Worse — and this is key and much to my astonishment — sparring took me back to what it felt like with my stepfather: physically helpless in the face of an overwhelming opponent. So as a newbie I’d spar as best I could, and of course being a complete beginner I’d get clobbered (with control!). But, much to my dismay, sparring also dredged up front and center the feelings of my childhood helplessness. So I would emotionally hold myself together for the rest of class, drive away a few blocks, and sob uncontrollably. And show up for class the next day.

Pretty much when the school was open, I’d be there for class. Something in me knew I had to do this, so I kept going back. Meanwhile, the nightmares of my stepfather hurting my mother continued.

With time, I got better at sparring. If you keep showing up and trying, funny how that works. Then, after about a year and a half of this, I had the same dream — except this time I knocked my stepfather down. Didn’t hurt him, but I stopped him from hurting my mom. I had that same dream a couple more times — knocking him down, stopping him without hurting him. I’ve never been troubled with that nightmare again.

The Lesson

First of all, you’ve got to be thinking I was completely whacko! And I’d wholeheartedly agree! All I can say is that a door swallowed me up, I went with it, and it all worked out beyond my wildest expectations. Not an approach I generally follow or recommend.

Meanwhile…

We all have strengths and weaknesses. Doesn’t it seem obvious to present our strongest side to the world and to our challenges, and protect our weaker sides in the background? That’s probably the best approach in general.

And yet…

We present our strong side when we don’t want or need change. We use our ‘strength’ to preserve our status quo.

But sometimes we know we need change. And so, without entirely understanding what I was doing, some wiser part of me threw myself headlong into a highly athletic and confrontational environment — martial arts. I, Mr. Asperger Nerd who had proudly failed miserably at all sports as a kid, a “conscientious objector to P.E.” now embracing major athleticism — my Kryptonite. Because that was the way forward for me out of the Castle Perilous in which I was trapped. With the benefit of hindsight, I can see that tackling my trauma with my stepfather from a nerdy/intellectual point of view would never have worked. What did work was going through the dragon’s lair of my weakness — athleticism and confrontation, my Kryptonite.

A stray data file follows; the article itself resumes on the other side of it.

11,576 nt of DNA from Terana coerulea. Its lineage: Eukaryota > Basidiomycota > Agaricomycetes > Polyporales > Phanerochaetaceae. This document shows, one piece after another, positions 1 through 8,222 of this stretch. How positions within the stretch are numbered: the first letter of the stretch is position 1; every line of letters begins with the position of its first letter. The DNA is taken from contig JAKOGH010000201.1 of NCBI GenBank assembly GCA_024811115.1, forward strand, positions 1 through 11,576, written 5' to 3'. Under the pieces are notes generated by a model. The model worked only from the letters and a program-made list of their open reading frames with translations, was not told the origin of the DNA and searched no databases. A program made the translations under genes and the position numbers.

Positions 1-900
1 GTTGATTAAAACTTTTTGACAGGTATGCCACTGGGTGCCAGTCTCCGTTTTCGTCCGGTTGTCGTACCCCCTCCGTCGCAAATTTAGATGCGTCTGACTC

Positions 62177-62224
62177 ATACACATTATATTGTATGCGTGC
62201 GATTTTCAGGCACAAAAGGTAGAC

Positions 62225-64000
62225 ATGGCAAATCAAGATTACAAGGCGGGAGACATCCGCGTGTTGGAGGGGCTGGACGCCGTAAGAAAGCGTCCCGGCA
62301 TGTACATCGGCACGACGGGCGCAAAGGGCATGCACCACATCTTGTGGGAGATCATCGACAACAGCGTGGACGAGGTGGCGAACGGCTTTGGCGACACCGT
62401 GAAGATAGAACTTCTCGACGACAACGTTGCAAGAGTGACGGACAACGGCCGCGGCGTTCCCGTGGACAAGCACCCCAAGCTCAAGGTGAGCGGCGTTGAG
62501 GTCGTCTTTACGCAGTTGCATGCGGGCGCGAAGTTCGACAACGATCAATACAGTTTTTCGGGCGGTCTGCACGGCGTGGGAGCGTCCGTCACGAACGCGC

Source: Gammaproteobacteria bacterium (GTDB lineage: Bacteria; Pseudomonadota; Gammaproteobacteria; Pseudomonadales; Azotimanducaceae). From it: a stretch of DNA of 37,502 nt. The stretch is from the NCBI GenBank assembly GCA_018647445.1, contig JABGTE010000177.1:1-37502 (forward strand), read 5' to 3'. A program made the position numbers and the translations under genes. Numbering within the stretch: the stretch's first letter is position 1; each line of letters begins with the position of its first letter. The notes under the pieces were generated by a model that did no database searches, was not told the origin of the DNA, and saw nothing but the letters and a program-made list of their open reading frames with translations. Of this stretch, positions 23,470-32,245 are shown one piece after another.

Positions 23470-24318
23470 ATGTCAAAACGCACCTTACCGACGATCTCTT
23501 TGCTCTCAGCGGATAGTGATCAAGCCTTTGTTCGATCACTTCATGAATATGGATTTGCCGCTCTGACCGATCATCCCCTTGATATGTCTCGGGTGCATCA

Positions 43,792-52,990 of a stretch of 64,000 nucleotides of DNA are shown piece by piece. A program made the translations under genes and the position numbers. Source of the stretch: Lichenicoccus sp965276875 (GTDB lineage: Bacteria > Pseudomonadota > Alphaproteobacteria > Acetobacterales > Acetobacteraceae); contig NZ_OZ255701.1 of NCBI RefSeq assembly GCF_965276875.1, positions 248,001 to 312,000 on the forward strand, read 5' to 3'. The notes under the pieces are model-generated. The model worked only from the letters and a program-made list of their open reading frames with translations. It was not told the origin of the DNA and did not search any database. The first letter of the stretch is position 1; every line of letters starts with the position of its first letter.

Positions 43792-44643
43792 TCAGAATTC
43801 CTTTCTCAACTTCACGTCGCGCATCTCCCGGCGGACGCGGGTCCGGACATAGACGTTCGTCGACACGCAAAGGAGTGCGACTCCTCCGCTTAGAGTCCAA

Think about the archetypal “Heroine’s Journey” story.  The heroine is walking along one day, minding her own business, when the earth swallows her up and drags her down into the Underworld. There she has to face various monsters and dragons, and with perseverance, she finds her way back to the land of the living. And she’s transformed in the process: she now has unique gifts to offer Humanity that she wouldn’t have any other way.

Dragons and monsters in the Underworld are inevitable. We have to face and overcome them if we’re ever going to find our way out. At the same time, however, in the real world, it’s essential to find a safe place to face them. I was in “talk therapy.” I was reading countless self-help books. All good stuff, but I wasn’t making significant progress. Meanwhile, I stayed ‘open’. I count myself blessed to have been guided to a martial arts school where the head instructor was “Mr. Rogers with a Black Belt.” But that started with a willingness to face a Big Fear. An openness, even though I had no idea how to tackle what might come. I just kept taking baby steps, one at a time, and then Spirit in Her own good time stepped in.

Our Kryptonite — the thing we’re afraid of, the thing we’re bad at — might be the very thing we need to make progress. Instead of running away from our Kryptonite, consider being open to embracing it. (Safely! For heaven’s sake, don’t be stupid about it!) After all, if we keep doing what we’ve been doing, we’ll keep getting what we’ve been getting. If we want something different for ourselves, we’re going to have to step — or face-plant — outside of our comfort zone. And maybe we’ll make a dream come true — or a nightmare become false — in the process.

— William

This article was first published on Substack.

Leave a Reply

BACK TO TOP